Unlike your standard country music album, this was a concept album. Every song on it strung together and told a story. A story of an old west preacher who's wife cheats on him and leaves him, he finds her and her lover and kills them and finds himself a tarnished man forsaken by God and who has forsaken his God, then follows him through his personal redemption.

Heady stuff!

All recorded with just Willie, his guitar (Trigger) his sister Bobby on piano and a little harmonica here and there, the executives listened apprehensively at Waylon's behest and finally agreed to buy the album. They said the demo sounded fine, go ahead and record it for real.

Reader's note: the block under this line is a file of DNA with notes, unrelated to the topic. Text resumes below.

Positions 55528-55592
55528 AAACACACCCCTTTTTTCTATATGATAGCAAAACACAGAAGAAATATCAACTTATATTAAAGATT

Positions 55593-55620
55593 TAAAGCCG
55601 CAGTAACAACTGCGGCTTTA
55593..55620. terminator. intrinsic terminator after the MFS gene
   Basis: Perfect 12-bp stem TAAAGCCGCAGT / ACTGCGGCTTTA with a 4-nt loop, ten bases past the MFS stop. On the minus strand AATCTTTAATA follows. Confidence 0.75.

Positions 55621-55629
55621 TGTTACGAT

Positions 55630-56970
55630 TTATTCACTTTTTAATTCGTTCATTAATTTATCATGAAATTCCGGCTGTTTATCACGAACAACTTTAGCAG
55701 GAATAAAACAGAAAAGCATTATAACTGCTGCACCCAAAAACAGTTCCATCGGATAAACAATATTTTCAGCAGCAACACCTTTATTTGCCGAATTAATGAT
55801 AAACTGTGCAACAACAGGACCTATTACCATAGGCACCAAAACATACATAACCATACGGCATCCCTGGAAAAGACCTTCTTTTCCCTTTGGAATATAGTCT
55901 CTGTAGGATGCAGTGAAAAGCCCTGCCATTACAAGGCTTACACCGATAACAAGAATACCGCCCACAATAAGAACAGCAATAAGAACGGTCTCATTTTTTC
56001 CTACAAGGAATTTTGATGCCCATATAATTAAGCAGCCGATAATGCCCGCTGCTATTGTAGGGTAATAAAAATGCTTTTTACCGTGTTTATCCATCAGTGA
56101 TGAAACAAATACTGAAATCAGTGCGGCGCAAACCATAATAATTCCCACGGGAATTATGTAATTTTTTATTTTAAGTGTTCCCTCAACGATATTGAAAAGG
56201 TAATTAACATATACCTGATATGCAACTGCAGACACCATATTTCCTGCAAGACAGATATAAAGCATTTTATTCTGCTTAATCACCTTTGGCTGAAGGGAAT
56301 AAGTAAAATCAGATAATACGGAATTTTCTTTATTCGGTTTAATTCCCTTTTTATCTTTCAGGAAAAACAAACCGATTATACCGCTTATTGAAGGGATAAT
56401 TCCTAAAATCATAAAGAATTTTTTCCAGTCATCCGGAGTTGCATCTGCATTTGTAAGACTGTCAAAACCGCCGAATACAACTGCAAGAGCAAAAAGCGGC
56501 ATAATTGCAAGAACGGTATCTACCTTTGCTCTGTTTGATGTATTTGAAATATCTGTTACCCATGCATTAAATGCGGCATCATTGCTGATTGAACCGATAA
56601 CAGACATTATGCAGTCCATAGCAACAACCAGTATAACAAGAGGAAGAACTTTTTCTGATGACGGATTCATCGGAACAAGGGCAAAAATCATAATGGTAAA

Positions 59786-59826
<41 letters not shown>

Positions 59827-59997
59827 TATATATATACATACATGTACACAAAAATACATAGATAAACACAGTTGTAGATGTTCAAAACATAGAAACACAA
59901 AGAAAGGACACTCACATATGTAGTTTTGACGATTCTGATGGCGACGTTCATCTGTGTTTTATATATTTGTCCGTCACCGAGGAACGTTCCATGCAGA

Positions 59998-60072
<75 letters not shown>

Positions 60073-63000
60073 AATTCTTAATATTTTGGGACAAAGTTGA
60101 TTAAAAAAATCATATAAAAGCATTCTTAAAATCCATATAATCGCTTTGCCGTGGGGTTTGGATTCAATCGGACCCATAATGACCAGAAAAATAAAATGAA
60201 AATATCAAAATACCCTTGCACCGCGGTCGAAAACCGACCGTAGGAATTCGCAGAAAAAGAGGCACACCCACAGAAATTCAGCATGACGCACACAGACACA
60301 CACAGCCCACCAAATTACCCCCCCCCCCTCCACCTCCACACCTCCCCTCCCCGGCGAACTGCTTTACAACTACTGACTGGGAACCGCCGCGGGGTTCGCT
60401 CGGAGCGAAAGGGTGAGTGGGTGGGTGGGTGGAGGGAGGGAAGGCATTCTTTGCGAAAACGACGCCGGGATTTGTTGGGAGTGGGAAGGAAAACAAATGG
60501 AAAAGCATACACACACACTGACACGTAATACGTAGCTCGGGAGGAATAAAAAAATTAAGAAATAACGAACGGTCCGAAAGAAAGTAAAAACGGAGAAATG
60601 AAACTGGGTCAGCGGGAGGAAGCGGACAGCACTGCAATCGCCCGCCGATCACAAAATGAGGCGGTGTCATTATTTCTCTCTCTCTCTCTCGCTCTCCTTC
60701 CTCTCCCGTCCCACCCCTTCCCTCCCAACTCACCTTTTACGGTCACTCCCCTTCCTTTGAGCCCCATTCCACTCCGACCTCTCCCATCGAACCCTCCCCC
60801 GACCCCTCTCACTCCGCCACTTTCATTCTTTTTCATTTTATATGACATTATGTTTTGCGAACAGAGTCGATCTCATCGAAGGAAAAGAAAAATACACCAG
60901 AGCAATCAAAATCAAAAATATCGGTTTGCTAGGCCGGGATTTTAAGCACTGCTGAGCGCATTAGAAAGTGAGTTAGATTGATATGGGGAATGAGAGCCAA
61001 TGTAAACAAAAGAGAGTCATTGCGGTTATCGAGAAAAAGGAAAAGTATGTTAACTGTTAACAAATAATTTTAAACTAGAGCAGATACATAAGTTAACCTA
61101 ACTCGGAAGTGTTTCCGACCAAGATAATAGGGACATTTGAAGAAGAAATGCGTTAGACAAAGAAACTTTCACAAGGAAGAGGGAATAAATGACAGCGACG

This stripped down string of songs was no demo. This bare-bones "sounds like Willie and no one else" recording was IT. Begrudgingly the execs agreed to put it out "as is", warning it would be a huge flop.

The thing went Platinum.

Willie was finally on top. An overnight success after just 20 years. And he did it by being Willie and not what people told him he should be.

Willie's been doing it his way ever since. Doing what people said he can't do and being successful at it in spite of them. Willie sings it all. Country, Jazz, Blues, Rock, name it, he does it. He can sing anything he wants, no one even steps back any more.

They's just Willie being Willie.

Enough of my yammering. Here's Willie doing what Willie does, which is be Willie. Very zen if you ask me.

Willie's standard opening, "Bloody Mary Morning" IS and eye-opener after all, why not a concert opener?: